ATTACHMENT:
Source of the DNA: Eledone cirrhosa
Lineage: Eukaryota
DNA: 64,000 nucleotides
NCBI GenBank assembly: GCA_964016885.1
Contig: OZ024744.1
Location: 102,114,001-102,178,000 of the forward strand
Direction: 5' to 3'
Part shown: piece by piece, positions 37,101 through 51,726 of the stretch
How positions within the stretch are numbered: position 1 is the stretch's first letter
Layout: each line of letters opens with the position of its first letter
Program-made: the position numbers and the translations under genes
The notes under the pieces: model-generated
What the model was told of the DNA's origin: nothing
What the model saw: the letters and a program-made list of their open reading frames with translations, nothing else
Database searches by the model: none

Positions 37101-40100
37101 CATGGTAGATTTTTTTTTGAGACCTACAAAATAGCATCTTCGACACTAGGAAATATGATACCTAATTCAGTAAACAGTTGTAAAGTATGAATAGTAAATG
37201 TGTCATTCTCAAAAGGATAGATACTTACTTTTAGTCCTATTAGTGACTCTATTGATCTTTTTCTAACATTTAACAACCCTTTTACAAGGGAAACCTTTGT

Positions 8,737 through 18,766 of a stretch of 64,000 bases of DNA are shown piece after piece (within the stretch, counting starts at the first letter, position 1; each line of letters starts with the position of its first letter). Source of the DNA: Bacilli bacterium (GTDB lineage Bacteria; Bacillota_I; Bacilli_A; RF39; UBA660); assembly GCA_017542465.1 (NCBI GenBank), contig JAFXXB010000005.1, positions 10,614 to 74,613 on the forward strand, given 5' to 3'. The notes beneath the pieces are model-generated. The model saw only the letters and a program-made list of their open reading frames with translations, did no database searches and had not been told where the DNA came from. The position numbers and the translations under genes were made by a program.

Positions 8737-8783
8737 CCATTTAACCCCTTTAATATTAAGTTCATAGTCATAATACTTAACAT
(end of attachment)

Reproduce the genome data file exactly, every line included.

Source of the DNA: Eledone cirrhosa
Lineage: Eukaryota
DNA: 64,000 nucleotides
NCBI GenBank assembly: GCA_964016885.1
Contig: OZ024744.1
Location: 102,114,001-102,178,000 of the forward strand
Direction: 5' to 3'
Part shown: piece by piece, positions 37,101 through 51,726 of the stretch
How positions within the stretch are numbered: position 1 is the stretch's first letter
Layout: each line of letters opens with the position of its first letter
Program-made: the position numbers and the translations under genes
The notes under the pieces: model-generated
What the model was told of the DNA's origin: nothing
What the model saw: the letters and a program-made list of their open reading frames with translations, nothing else
Database searches by the model: none

Positions 37101-40100
37101 CATGGTAGATTTTTTTTTGAGACCTACAAAATAGCATCTTCGACACTAGGAAATATGATACCTAATTCAGTAAACAGTTGTAAAGTATGAATAGTAAATG
37201 TGTCATTCTCAAAAGGATAGATACTTACTTTTAGTCCTATTAGTGACTCTATTGATCTTTTTCTAACATTTAACAACCCTTTTACAAGGGAAACCTTTGT

Positions 8,737 through 18,766 of a stretch of 64,000 bases of DNA are shown piece after piece (within the stretch, counting starts at the first letter, position 1; each line of letters starts with the position of its first letter). Source of the DNA: Bacilli bacterium (GTDB lineage Bacteria; Bacillota_I; Bacilli_A; RF39; UBA660); assembly GCA_017542465.1 (NCBI GenBank), contig JAFXXB010000005.1, positions 10,614 to 74,613 on the forward strand, given 5' to 3'. The notes beneath the pieces are model-generated. The model saw only the letters and a program-made list of their open reading frames with translations, did no database searches and had not been told where the DNA came from. The position numbers and the translations under genes were made by a program.

Positions 8737-8783
8737 CCATTTAACCCCTTTAATATTAAGTTCATAGTCATAATACTTAACAT